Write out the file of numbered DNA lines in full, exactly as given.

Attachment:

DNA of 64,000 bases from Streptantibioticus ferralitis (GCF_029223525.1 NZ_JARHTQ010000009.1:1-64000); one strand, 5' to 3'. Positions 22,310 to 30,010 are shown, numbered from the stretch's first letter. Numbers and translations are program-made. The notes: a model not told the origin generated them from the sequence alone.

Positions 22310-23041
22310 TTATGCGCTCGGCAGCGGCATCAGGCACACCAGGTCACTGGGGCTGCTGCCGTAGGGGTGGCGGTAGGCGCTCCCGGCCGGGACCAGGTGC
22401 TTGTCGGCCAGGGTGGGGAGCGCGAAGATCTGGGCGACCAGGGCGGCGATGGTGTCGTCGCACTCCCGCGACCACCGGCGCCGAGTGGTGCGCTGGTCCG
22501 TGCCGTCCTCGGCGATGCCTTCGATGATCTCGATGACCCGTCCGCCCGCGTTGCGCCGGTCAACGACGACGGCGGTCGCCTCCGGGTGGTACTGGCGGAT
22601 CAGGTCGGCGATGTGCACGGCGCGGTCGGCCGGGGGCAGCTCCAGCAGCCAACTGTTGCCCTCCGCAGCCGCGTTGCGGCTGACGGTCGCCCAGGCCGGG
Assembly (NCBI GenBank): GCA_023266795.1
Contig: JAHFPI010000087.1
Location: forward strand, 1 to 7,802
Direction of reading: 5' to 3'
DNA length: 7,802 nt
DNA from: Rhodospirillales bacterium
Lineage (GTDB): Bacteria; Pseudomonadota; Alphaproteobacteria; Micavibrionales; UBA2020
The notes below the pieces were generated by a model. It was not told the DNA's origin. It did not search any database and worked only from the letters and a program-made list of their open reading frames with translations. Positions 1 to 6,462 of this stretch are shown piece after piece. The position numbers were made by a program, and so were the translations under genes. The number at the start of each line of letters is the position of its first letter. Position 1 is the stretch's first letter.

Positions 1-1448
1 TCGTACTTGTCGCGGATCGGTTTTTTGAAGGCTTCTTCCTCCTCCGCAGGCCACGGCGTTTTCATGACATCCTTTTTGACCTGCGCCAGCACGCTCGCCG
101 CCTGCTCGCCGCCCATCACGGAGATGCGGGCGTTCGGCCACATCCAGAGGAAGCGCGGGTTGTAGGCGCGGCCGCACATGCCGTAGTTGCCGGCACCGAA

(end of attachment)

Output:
DNA of 64,000 bases from Streptantibioticus ferralitis (GCF_029223525.1 NZ_JARHTQ010000009.1:1-64000); one strand, 5' to 3'. Positions 22,310 to 30,010 are shown, numbered from the stretch's first letter. Numbers and translations are program-made. The notes: a model not told the origin generated them from the sequence alone.

Positions 22310-23041
22310 TTATGCGCTCGGCAGCGGCATCAGGCACACCAGGTCACTGGGGCTGCTGCCGTAGGGGTGGCGGTAGGCGCTCCCGGCCGGGACCAGGTGC
22401 TTGTCGGCCAGGGTGGGGAGCGCGAAGATCTGGGCGACCAGGGCGGCGATGGTGTCGTCGCACTCCCGCGACCACCGGCGCCGAGTGGTGCGCTGGTCCG
22501 TGCCGTCCTCGGCGATGCCTTCGATGATCTCGATGACCCGTCCGCCCGCGTTGCGCCGGTCAACGACGACGGCGGTCGCCTCCGGGTGGTACTGGCGGAT
22601 CAGGTCGGCGATGTGCACGGCGCGGTCGGCCGGGGGCAGCTCCAGCAGCCAACTGTTGCCCTCCGCAGCCGCGTTGCGGCTGACGGTCGCCCAGGCCGGG
Assembly (NCBI GenBank): GCA_023266795.1
Contig: JAHFPI010000087.1
Location: forward strand, 1 to 7,802
Direction of reading: 5' to 3'
DNA length: 7,802 nt
DNA from: Rhodospirillales bacterium
Lineage (GTDB): Bacteria; Pseudomonadota; Alphaproteobacteria; Micavibrionales; UBA2020
The notes below the pieces were generated by a model. It was not told the DNA's origin. It did not search any database and worked only from the letters and a program-made list of their open reading frames with translations. Positions 1 to 6,462 of this stretch are shown piece after piece. The position numbers were made by a program, and so were the translations under genes. The number at the start of each line of letters is the position of its first letter. Position 1 is the stretch's first letter.

Positions 1-1448
1 TCGTACTTGTCGCGGATCGGTTTTTTGAAGGCTTCTTCCTCCTCCGCAGGCCACGGCGTTTTCATGACATCCTTTTTGACCTGCGCCAGCACGCTCGCCG
101 CCTGCTCGCCGCCCATCACGGAGATGCGGGCGTTCGGCCACATCCAGAGGAAGCGCGGGTTGTAGGCGCGGCCGCACATGCCGTAGTTGCCGGCACCGAA